CrocSpotter AI is the latest algorithm developed by the University of Technology Sydney and industry partner Westpac Little Ripper. Ultra-low latency streaming is achieved via the Amazon Web Services (AWS) cloud, and this reduction in delivery of vital information could mean the difference between life and death for search and rescue unmanned aerial vehicles (UAVs).
Teams at two locations achieved the successful live video stream: the drone team flew over a known crocodile habitat at Mowbray River in North Queensland surveying the area for crocodiles, while the other team received the steam 1691 kms away at the World of Drones Congress Brisbane Convention Centre on 26 September 2019.
The drone carries CrocSpotter Ai as part of its payload with the on-board video. As video streams in real-time from the drone to the pilot on the ground, the algorithm operates by 'washing' the video, and alerts the pilot to a possible threat below. The threat is highlighted immediately by a flashing red box around the detected animal, drawing the pilot's attention directly to that part of the screen used to direct to drone.
The algorithm has a 93 percent accuracy of identification, compared to the naked human eye, which is between 16-19 percent.
Professor Michael Blumenstein and Dr. Nabin Sharma from the UTS Faculty of engineering and IT first worked with Westpac Little Ripper to develop SharkSpotter, the Ai-powered drone-based technology for protecting our beaches and keeping our swimmers and our wildlife safe.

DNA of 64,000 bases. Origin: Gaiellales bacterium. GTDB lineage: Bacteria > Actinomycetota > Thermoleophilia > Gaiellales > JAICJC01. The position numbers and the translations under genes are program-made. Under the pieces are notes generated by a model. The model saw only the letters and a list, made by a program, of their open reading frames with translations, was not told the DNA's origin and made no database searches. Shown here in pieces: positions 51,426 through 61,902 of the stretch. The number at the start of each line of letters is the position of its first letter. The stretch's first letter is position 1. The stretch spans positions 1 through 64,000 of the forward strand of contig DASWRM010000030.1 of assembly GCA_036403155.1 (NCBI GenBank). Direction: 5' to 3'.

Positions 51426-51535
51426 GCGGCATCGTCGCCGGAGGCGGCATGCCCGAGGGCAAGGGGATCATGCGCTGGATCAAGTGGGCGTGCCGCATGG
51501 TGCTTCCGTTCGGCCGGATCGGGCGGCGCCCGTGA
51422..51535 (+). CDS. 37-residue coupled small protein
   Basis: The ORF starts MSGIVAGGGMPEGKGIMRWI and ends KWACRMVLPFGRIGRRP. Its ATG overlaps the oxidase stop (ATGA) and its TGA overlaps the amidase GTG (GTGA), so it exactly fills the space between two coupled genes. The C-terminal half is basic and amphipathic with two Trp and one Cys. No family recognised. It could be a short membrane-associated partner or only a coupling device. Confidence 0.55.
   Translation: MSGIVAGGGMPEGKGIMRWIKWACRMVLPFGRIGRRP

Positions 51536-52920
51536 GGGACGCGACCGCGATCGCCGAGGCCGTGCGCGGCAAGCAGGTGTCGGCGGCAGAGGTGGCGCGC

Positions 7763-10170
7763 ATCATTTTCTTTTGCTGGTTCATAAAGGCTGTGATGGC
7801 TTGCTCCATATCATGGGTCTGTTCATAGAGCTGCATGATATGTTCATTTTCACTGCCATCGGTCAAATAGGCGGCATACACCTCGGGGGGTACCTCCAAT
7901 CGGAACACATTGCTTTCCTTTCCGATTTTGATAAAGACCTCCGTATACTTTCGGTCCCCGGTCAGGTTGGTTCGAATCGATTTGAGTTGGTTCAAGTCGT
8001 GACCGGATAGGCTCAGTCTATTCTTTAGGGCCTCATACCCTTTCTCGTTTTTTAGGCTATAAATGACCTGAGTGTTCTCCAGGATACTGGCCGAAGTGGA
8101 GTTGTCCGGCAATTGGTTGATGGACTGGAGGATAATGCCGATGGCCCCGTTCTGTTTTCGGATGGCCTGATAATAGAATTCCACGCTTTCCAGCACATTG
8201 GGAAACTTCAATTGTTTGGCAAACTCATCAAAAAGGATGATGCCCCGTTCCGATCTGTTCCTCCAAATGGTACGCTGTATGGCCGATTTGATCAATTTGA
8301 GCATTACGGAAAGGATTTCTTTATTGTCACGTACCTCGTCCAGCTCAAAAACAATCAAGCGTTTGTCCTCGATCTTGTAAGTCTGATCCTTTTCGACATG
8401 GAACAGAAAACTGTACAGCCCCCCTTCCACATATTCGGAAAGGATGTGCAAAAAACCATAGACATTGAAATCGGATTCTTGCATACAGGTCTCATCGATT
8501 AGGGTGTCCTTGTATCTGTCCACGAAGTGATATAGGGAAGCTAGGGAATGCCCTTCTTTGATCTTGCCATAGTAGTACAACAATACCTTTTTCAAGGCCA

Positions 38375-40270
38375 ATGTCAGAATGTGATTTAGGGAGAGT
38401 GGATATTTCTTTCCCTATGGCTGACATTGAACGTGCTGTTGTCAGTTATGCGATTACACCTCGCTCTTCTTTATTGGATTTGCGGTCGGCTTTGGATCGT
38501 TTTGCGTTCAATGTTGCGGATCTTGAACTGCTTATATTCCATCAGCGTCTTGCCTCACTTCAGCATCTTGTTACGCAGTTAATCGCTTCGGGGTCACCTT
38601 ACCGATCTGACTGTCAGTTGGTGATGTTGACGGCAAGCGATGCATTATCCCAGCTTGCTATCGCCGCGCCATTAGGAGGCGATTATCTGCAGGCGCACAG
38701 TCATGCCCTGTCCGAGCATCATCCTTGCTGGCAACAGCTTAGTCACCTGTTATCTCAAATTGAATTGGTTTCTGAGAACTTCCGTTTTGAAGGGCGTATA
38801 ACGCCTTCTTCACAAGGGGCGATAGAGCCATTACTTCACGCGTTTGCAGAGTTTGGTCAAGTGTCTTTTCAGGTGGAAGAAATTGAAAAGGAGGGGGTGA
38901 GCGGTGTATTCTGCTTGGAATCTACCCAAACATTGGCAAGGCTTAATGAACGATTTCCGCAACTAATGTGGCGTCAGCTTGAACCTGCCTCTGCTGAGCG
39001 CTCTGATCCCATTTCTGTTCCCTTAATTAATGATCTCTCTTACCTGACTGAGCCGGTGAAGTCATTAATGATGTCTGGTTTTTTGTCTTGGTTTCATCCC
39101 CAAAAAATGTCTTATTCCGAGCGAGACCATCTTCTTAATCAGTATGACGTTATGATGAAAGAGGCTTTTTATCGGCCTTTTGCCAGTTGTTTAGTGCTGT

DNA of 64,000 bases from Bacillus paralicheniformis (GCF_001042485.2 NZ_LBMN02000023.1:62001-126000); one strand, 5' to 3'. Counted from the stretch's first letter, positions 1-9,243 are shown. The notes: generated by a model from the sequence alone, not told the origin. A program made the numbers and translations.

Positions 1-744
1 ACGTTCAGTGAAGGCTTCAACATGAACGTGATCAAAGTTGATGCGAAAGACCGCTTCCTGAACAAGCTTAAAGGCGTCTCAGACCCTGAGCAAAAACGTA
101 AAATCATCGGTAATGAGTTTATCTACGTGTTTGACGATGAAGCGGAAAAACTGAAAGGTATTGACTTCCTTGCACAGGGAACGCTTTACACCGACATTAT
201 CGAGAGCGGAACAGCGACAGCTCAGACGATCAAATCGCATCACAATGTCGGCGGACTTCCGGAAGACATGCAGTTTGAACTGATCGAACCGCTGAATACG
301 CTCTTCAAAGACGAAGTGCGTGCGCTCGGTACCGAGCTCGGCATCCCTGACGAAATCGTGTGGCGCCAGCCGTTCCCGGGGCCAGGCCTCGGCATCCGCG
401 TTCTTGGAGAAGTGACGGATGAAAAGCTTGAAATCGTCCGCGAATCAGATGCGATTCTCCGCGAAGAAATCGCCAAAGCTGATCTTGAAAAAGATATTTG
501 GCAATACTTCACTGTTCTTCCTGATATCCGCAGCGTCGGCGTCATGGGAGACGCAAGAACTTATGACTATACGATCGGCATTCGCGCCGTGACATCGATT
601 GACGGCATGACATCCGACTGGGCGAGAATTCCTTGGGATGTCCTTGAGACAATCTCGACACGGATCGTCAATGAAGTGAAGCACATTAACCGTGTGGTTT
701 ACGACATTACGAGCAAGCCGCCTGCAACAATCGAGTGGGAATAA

Continuing this effective collaboration, they are now developing cutting-edge AI software deployed via drone on the Amazon Web Services (AWS) cloud for detecting crocodiles from Mission Beach to Port Douglas. The Queensland Government is keen to see the roll-out of the technology to prevent croc attacks, and to develop a better understanding of our crocodile populations from a conservation perspective.
They are using an AI technique called Deep Neural Networks to detect the crocodiles via a smart camera from moving drones, and have deployed the technology in the cloud. Professor Blumenstein said that the speed of the cloud-based AI can spot crocodiles in real-time, which is a world-first and a technological breakthrough given the very low latency.
Dr. Sharma said the technology enables crocodile detection in complex environments, including murky and muddy waters in both wetlands and the open ocean.
"This is the first time this sort of animal detection drone technology has been deployed via a high-quality video stream at ultra-low latency with the AI producing 93 percent accuracy to detect crocodiles," he said.
Ben Trollope, CEO of The Ripper Group said the tripartite cooperation means a latency of just one second for first responders.
"Running CrocSpotter AI algorithm via AWS reduces the latency from 10-30 seconds currently achieved by the drones' on board video," he said.
Provided by University of Technology, Sydney